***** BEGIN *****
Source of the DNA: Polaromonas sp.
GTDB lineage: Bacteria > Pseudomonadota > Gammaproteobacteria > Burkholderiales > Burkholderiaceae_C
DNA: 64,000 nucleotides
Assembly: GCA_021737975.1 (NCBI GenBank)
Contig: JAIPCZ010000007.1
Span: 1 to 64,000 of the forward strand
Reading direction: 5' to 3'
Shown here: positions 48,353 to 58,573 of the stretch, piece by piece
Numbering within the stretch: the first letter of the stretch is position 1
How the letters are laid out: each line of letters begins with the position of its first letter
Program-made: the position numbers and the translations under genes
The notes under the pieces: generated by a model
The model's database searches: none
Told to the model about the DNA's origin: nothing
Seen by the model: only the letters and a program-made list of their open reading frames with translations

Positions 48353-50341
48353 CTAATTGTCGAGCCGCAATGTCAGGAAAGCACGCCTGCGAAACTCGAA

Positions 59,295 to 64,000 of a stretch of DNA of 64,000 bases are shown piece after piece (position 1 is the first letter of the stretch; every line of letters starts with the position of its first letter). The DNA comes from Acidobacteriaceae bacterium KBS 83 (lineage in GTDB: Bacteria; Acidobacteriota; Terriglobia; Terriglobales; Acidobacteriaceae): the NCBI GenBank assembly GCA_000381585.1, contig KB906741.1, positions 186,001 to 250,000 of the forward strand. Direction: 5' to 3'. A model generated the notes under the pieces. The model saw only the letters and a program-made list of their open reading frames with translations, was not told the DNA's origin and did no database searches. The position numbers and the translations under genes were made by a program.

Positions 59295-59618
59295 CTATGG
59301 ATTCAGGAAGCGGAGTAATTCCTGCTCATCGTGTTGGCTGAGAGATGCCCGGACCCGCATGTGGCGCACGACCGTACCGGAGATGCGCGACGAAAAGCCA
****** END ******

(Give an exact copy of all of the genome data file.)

Source of the DNA: Polaromonas sp.
GTDB lineage: Bacteria > Pseudomonadota > Gammaproteobacteria > Burkholderiales > Burkholderiaceae_C
DNA: 64,000 nucleotides
Assembly: GCA_021737975.1 (NCBI GenBank)
Contig: JAIPCZ010000007.1
Span: 1 to 64,000 of the forward strand
Reading direction: 5' to 3'
Shown here: positions 48,353 to 58,573 of the stretch, piece by piece
Numbering within the stretch: the first letter of the stretch is position 1
How the letters are laid out: each line of letters begins with the position of its first letter
Program-made: the position numbers and the translations under genes
The notes under the pieces: generated by a model
The model's database searches: none
Told to the model about the DNA's origin: nothing
Seen by the model: only the letters and a program-made list of their open reading frames with translations

Positions 48353-50341
48353 CTAATTGTCGAGCCGCAATGTCAGGAAAGCACGCCTGCGAAACTCGAA

Positions 59,295 to 64,000 of a stretch of DNA of 64,000 bases are shown piece after piece (position 1 is the first letter of the stretch; every line of letters starts with the position of its first letter). The DNA comes from Acidobacteriaceae bacterium KBS 83 (lineage in GTDB: Bacteria; Acidobacteriota; Terriglobia; Terriglobales; Acidobacteriaceae): the NCBI GenBank assembly GCA_000381585.1, contig KB906741.1, positions 186,001 to 250,000 of the forward strand. Direction: 5' to 3'. A model generated the notes under the pieces. The model saw only the letters and a program-made list of their open reading frames with translations, was not told the DNA's origin and did no database searches. The position numbers and the translations under genes were made by a program.

Positions 59295-59618
59295 CTATGG
59301 ATTCAGGAAGCGGAGTAATTCCTGCTCATCGTGTTGGCTGAGAGATGCCCGGACCCGCATGTGGCGCACGACCGTACCGGAGATGCGCGACGAAAAGCCA